Application Insight: The Revolution Will Not Be Podcast
Replacing mainstream media with something more personal but less accurate just shifts the problem around without solving the real issue: Where do you go to find the truth, the whole truth and nothing but the truth?
Writing a column that's relevant to readers is a tricky business. So I was surprised that the response to my last column, "Wikis, Blogs, and Other Points of Failure", was as huge and varied as it turned out to be. To say the column touched a nerve would be only half-right: It innervated two very different audiences in two very different, and largely opposite, ways.
The issue is really about a revolution--real or imagined--that will pit the so-called "new media" of blogs, wikis and podcasts against the "old media" of newspapers, magazines and even hybrid Web sites/ magazines like this one. Most of the responses to my previous column boil down to which side of the barricade a reader stands on: revolutionary or counter-revolutionary.
After reviewing this impassioned debate, I remain firmly in the counter-revolutionary category, despite some excellent arguments in favor of the revolution. There's one simple reason: Every technology revolution I've ever witnessed has gone in a very different direction than the revolutionaries had hoped. And while the new media proponents would argue that this revolution is as much social as technological, that's where their hubris exceeds their historical perspective. The powers that be have always been better at co-opting new technology than new technologists have been at overthrowing the powers that be.
The revolutionaries believe that sins of the mainstream media (MSM, as it's derogatorily called), driven by corporate profits and entrenched interests--and lots of misinformation--are too massive to reform. Only a revolution will suffice, one that puts the MSM up against the wall, pulls the trigger and places the new media firmly in charge of the truth.
The counter-revolutionary responses to my column were an unusually interesting mix of information science types, professors and data professionals who see serious dangers in the new media's growing importance in light of the lack of checks, balances and accountability to ensure that quality is not being sacrificed. This gang doesn't want to stifle anyone's First Amendment rights so much as they want to make sure the truth doesn't lose out in the process.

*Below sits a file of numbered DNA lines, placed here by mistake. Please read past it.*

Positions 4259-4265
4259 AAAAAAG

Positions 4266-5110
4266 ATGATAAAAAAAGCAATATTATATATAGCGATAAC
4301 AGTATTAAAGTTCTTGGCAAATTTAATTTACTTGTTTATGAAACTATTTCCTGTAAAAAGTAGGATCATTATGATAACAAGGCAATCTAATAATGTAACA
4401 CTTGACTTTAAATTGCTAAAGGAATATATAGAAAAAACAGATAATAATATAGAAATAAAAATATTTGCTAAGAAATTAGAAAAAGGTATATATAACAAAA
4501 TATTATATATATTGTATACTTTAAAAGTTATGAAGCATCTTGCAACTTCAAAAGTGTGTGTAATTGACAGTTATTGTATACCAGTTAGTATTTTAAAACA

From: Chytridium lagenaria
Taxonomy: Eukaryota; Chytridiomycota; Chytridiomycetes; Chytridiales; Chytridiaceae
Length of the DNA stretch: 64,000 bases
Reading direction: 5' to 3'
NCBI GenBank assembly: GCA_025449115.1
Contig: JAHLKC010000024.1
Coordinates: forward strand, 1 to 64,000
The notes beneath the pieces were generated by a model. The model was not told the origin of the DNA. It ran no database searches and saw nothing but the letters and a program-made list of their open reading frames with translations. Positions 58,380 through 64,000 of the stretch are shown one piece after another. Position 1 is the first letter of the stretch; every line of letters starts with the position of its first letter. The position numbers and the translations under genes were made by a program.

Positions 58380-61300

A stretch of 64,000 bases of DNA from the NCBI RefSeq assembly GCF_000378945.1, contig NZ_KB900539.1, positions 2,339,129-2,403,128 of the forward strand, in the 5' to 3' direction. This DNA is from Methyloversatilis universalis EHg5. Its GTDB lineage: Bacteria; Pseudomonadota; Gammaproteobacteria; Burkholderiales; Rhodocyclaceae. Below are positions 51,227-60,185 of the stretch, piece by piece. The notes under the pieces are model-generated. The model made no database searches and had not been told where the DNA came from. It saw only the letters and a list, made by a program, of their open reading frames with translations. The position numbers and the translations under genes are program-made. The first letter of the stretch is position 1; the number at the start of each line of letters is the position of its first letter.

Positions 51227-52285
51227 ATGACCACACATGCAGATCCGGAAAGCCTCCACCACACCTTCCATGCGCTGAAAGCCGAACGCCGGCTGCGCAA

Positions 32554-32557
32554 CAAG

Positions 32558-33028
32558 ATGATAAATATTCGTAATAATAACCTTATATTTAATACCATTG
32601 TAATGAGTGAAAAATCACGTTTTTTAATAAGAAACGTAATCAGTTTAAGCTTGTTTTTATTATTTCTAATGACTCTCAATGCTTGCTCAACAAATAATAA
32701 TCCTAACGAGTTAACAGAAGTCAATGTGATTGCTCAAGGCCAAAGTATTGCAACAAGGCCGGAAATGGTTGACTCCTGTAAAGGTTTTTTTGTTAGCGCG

What I believe will happen to this so-called revolution is what happened to all the tech revolutions over the past 20 years: The PC revolution, the Mac revolution, the Windows revolution, the Unix revolution, the business process re-engineering revolution, the client-server revolution, the ERP revolution, the open-source revolution, and, more recently and most tellingly, the dot-com revolution.
Each one promised to sweep aside the old and wholly replace it with the new. Each proposed ways to disintermediate the sinners of the past from their manifold sins and show the world how the one true way could change everything we say and think and do. And each, by the time it had run its course, proved that "the more it changes, the more it remains the same" trumps "vive la revolution" in the slogan wars every time.
So with apologies to a true revolutionary, Gil-Scott Heron, who would also have to admit that his revolution was never as revolting as he would have liked, this revolution won't be podcast, blogged, wikied or anything else. Partly because it will be co-opted by itself--as in for-profit, corporate-controlled blogs--and by the MSM, which is blogging and podcasting its heart out as we speak.
But more important, the revolution will fail because technology can't lead revolutions, however cool that technology is. There are real problems with the MSM, but technology by itself isn't the solution. And replacing the MSM with something more personal but less accurate just shifts the problem around without solving the real issue: Where do you go to find the truth, the whole truth and nothing but the truth? Unfortunately, that's the revolution that still must come to pass--and it won't be televised, podcast, blogged or wikied either.
The Agile ArchiveWhen it comes to managing data, donít look at backup and archiving systems as burdens and cost centers. A well-designed archive can enhance data protection and restores, ease search and e-discovery efforts, and save money by intelligently moving data from expensive primary storage systems.
2014 Analytics, BI, and Information Management SurveyITís tried for years to simplify data analytics and business intelligence efforts. Have visual analysis tools and Hadoop and NoSQL databases helped? Respondents to our 2014 InformationWeek Analytics, Business Intelligence, and Information Management Survey have a mixed outlook.
Top IT Trends to Watch in Financial ServicesIT pros at banks, investment houses, insurance companies, and other financial services organizations are focused on a range of issues, from peer-to-peer lending to cybersecurity to performance, agility, and compliance. It all matters.
Join us for a roundup of the top stories on InformationWeek.com for the week of September 18, 2016. We'll be talking with the InformationWeek.com editors and correspondents who brought you the top stories of the week to get the "story behind the story."